Herb Roberts retired from trucking after 20 years of driving for Nielson’s Ice Cream, but his love for big trucks continues in a hobby that involves decidedly little trucks. The 82-year-old makes 1:24-scale custom models of the equipment from a workbench in Peterborough, Ont.
He started making models at the age of 10, when he had to spend more than two years in bed because of a serious illness.
“I used to make cardboard and scotch tape models of just about everything: planes, trains, trucks, you name it,” he says.
The first detailed truck model, though, didn’t emerge until his early 60s. He was inspired by the sight of a friend’s Freightliner and Sunoco B-train while mowing the lawn.
“I was really impressed with it, so I finally made one.”
More than 30 models have followed. He found himself sometimes working on three or four projects at a time, staying up until 2 a.m.
Several were for Ross Mackie, the founder of Ontario-headquartered Mackie Transportation.
“Ross Mackie saw me in the truck show two years ago. And I had, I think, three trucks down there. And Ross was walking by the trucks and he said, ‘Hey, would you like to make one for me?’ And I said, ‘Sure.’ So, I took some pictures and I made one,” recalls Roberts. “From there, Ross asked, ‘What about this one over here? And that one over there?’”
Made from scratch
These are no store-bought kits. Around 95% have been made from scratch.
“Made of anything I can put my hands on,” he says. “Wood, plastic, metal, aluminum and steel.”
This is why it takes up to two months to finish a single model. Roberts admits it’s a long time, but it’s because he wants to make everything as realistic as possible. The details catch the eye, he says. There are the 1:24 lights, plates, and stainless-steel fuel tanks and exhaust components that he sources from England. Some of the models also have functioning doors.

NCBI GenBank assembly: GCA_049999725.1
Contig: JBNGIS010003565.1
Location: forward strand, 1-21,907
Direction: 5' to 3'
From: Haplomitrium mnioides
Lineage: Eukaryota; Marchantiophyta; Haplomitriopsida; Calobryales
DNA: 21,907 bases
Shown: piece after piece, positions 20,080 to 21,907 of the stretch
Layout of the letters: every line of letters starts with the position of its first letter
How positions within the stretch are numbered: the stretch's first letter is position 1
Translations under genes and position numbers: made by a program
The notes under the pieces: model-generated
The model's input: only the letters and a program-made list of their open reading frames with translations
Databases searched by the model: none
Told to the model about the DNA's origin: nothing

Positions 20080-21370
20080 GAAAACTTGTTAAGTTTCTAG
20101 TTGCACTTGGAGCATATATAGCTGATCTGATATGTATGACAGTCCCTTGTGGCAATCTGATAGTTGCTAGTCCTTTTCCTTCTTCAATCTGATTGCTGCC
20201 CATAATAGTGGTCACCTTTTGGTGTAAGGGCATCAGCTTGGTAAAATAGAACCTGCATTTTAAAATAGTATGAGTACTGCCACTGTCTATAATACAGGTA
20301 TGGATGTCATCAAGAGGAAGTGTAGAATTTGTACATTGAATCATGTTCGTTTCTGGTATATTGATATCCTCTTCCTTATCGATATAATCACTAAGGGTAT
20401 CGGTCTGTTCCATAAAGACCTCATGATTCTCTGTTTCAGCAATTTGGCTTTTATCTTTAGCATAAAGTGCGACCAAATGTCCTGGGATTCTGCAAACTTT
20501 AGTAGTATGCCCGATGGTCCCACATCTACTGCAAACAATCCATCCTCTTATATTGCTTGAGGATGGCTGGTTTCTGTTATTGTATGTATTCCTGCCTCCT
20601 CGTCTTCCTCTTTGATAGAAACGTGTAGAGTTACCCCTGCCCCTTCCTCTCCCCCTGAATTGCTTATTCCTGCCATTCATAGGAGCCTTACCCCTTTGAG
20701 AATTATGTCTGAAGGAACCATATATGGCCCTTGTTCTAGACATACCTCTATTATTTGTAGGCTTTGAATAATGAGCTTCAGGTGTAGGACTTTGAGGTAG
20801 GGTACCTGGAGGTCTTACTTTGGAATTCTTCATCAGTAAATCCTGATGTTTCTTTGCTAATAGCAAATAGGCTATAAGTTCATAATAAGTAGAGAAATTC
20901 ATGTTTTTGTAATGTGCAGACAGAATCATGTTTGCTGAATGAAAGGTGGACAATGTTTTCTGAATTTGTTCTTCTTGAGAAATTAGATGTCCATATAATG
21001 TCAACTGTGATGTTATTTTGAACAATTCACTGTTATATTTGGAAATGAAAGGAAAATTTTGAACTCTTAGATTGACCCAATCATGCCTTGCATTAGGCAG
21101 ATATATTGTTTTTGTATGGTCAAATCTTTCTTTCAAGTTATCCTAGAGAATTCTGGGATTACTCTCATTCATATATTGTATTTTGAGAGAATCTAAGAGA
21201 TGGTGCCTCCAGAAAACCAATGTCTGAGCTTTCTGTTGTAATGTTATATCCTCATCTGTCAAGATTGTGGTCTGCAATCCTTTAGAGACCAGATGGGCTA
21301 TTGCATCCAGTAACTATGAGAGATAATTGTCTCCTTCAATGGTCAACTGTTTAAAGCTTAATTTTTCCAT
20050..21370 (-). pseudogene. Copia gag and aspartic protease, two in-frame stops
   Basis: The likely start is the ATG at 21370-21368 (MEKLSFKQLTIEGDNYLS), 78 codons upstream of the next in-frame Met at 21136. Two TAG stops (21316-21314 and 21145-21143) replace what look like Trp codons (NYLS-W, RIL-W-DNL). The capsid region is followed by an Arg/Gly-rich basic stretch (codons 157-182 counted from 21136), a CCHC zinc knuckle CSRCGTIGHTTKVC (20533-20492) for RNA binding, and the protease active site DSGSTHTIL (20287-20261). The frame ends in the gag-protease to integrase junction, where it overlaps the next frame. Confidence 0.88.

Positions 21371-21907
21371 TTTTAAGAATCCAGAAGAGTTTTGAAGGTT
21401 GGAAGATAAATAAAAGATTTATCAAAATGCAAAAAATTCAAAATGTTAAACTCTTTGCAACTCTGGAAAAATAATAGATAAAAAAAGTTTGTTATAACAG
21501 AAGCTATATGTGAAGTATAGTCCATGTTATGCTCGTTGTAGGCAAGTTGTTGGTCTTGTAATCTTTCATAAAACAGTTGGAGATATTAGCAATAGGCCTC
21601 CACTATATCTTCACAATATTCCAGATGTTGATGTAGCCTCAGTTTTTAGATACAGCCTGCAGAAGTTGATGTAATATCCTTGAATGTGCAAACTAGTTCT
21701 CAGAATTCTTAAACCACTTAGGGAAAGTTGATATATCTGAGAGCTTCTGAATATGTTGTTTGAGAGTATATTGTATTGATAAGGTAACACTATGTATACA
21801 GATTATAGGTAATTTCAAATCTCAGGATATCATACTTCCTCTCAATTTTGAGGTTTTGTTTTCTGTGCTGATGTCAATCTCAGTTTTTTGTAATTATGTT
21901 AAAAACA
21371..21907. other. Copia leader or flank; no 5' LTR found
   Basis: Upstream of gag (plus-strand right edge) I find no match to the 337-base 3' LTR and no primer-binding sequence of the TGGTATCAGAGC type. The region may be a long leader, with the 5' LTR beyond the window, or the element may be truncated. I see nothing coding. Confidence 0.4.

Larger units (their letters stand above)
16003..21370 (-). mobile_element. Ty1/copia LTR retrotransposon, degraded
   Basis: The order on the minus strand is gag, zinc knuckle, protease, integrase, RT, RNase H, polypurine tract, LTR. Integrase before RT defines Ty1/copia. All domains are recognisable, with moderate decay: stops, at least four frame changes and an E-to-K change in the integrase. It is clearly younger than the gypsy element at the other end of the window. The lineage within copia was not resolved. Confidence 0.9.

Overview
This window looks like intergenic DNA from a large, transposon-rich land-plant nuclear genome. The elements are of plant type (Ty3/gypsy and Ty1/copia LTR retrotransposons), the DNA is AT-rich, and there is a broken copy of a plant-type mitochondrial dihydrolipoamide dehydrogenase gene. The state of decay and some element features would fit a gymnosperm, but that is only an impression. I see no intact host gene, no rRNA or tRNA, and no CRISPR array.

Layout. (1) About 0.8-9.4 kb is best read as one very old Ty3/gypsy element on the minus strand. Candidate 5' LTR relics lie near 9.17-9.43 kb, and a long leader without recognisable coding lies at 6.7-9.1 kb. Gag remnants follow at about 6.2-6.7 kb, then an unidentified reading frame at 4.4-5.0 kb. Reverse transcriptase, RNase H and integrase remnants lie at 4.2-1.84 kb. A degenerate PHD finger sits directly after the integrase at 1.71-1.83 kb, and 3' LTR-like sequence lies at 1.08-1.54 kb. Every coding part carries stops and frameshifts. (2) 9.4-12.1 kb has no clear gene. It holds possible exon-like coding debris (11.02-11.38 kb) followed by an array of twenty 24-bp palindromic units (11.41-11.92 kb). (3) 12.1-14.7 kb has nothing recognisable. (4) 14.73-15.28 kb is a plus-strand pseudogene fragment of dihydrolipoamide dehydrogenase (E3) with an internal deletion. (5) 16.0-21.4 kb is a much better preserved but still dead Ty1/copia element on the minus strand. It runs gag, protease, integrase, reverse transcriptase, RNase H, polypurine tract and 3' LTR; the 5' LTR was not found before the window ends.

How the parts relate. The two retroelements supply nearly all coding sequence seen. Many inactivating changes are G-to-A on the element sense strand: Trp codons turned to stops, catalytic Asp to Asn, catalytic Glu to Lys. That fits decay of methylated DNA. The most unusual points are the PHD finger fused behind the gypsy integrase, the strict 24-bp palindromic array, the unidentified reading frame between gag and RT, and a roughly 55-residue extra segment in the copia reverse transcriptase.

“I love detailing — the clearance lights, the door latches, hinges, everything,” he says. “I had a guy in one day, and I had one truck sitting on the table and the picture was just sitting behind it. The guy said, ‘You know, [the] truck looks exactly the same as in the picture.’”
His favourite part of the process involves the final touch-ups before everything is ready for a customer. And when the job is done, he says it could not be more rewarding.
He adds that making these model trucks keeps him young. Even though he is now 82, he says he does not feel his age.
“It’s funny because a lot of people that I know are getting up in age, and I don’t really have time for that, I don’t dwell on other things… I’ve got a lot of plans and things I want to get done. And by that, I mean trucks.”
Have your say
This is a moderated forum. Comments will no longer be published unless they are accompanied by a first and last name and a verifiable email address. (Today's Trucking will not publish or share the email address.) Profane language and content deemed to be libelous, racist, or threatening in nature will not be published under any circumstances.